According to China’s Ministry of Education, in 2017, the number of students leaving to study abroad exceeded 600,000 for the first time, at an increase of 11.74% on the previous year.
This rise is largely due to the growth of the number of Chinese upper-middle-class (with annual disposable incomes between US$24,001 and US$46,000) and affluent (with annual disposable incomes over US$46,000) households, which today account for 17% of all urban households. One study estimated that the number of upper-middle-class households and affluent households will nearly double to 100 million by 2020, accounting for 30% of all urban households.
This increased income means overseas education is now more affordable to more families in China than ever before. As China’s upper-middle and affluent classes look to embrace the education and cosmopolitan values of Western countries, more and more Chinese students will be seeking education abroad, even if the parents themselves have had no direct experience with overseas education.
Students are heading overseas earlier
Students are heading overseas at a younger age, with more and more students targeting high-school and undergraduate programs rather than postgraduate programs.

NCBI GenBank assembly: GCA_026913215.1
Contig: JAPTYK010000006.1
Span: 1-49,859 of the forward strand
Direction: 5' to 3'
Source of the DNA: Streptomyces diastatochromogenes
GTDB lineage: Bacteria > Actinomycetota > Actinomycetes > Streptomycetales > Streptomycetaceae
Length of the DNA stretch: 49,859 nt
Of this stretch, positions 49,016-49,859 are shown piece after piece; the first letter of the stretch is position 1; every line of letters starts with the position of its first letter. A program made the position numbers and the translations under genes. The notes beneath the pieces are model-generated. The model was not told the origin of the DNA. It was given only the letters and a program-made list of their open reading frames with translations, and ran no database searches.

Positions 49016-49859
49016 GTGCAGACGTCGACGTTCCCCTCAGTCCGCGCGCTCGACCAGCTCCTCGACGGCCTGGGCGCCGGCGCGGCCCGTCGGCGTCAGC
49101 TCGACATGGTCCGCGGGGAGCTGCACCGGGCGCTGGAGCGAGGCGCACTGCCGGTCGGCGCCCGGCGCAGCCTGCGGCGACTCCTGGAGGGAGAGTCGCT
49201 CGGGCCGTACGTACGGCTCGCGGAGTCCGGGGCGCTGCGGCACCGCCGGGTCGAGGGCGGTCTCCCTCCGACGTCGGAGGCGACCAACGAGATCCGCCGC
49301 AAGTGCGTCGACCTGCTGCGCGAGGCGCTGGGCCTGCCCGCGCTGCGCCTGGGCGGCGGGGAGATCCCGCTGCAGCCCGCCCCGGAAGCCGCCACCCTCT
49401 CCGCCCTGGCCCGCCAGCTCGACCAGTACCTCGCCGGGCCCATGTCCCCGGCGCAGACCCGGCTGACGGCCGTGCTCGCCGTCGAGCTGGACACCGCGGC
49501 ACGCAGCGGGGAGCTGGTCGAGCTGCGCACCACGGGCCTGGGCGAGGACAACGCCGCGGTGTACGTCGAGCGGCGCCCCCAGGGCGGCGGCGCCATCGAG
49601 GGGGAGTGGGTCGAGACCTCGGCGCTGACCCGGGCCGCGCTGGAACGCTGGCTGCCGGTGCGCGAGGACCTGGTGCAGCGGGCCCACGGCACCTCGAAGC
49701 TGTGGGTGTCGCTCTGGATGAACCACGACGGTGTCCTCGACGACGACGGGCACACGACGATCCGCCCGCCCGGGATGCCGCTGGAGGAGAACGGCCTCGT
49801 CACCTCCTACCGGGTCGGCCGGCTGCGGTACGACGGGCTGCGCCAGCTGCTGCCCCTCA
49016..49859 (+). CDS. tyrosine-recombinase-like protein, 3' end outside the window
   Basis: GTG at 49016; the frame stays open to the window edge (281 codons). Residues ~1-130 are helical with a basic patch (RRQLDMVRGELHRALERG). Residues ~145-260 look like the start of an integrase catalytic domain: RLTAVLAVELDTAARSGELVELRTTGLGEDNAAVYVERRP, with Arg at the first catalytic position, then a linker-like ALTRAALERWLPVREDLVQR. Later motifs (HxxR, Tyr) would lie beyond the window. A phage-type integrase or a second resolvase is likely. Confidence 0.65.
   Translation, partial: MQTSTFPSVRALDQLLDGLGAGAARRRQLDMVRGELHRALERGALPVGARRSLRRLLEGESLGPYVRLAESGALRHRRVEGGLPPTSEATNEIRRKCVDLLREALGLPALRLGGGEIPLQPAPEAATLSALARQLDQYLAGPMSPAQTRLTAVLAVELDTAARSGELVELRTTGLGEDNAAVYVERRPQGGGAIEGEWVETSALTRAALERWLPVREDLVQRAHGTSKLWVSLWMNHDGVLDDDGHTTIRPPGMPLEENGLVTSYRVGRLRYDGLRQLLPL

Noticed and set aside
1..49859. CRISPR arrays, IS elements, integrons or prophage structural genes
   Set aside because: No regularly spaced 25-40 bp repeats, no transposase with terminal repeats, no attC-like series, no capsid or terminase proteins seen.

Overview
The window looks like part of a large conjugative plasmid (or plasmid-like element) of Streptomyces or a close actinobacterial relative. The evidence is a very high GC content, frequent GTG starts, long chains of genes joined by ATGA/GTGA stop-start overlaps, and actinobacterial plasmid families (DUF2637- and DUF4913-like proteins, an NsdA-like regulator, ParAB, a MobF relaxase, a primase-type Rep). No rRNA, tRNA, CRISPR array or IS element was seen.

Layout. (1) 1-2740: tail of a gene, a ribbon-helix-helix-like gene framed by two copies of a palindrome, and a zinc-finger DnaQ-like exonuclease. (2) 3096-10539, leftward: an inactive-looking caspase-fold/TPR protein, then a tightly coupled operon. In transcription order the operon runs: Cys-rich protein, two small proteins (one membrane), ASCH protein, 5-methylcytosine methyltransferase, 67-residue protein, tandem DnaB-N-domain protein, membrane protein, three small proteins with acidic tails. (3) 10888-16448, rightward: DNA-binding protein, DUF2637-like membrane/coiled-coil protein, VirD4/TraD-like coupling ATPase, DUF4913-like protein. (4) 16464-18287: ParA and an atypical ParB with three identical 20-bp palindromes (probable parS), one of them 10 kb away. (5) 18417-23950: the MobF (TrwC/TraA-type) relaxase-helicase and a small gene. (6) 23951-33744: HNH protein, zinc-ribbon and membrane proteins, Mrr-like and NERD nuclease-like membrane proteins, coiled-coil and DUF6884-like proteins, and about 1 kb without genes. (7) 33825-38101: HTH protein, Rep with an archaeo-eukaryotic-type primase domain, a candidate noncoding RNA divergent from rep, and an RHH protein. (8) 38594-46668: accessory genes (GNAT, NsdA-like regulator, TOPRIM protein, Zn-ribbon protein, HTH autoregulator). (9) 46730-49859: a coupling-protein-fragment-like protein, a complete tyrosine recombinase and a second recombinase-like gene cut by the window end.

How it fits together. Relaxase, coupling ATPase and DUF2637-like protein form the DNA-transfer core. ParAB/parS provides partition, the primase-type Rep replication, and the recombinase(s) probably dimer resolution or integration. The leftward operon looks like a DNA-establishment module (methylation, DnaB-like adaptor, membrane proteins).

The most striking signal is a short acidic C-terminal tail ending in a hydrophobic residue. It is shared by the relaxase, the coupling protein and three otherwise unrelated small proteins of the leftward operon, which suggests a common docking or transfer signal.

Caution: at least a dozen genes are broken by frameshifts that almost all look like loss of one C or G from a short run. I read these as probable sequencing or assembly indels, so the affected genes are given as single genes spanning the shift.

Graduates are highly likely to return to China
The majority of Chinese students who study abroad are likely to return to China following the completion of their overseas education. According to statistics released by China’s Ministry of Education, 480,900 students returned from overseas study in 2017, up 11% from 2016.
Looking at figures between 1978 and 2017, of the more than 5 million Chinese students who have opted to study abroad, over 3 million of these, or about 84%, have returned to China.
This is largely due to students simply missing home and wanting to be closer to family and friends, with around 50% of returning students citing “emotional and cultural factors” as a reason for coming home. The improving economy and continuing relative political stability in China also play a key role, with 43% stating this was a factor.
The difficulty of renewing visas and obtaining permanent residency also affects around 20% of returnees, while the difficulty of obtaining postgraduate employment in the foreign destination affects around 16%.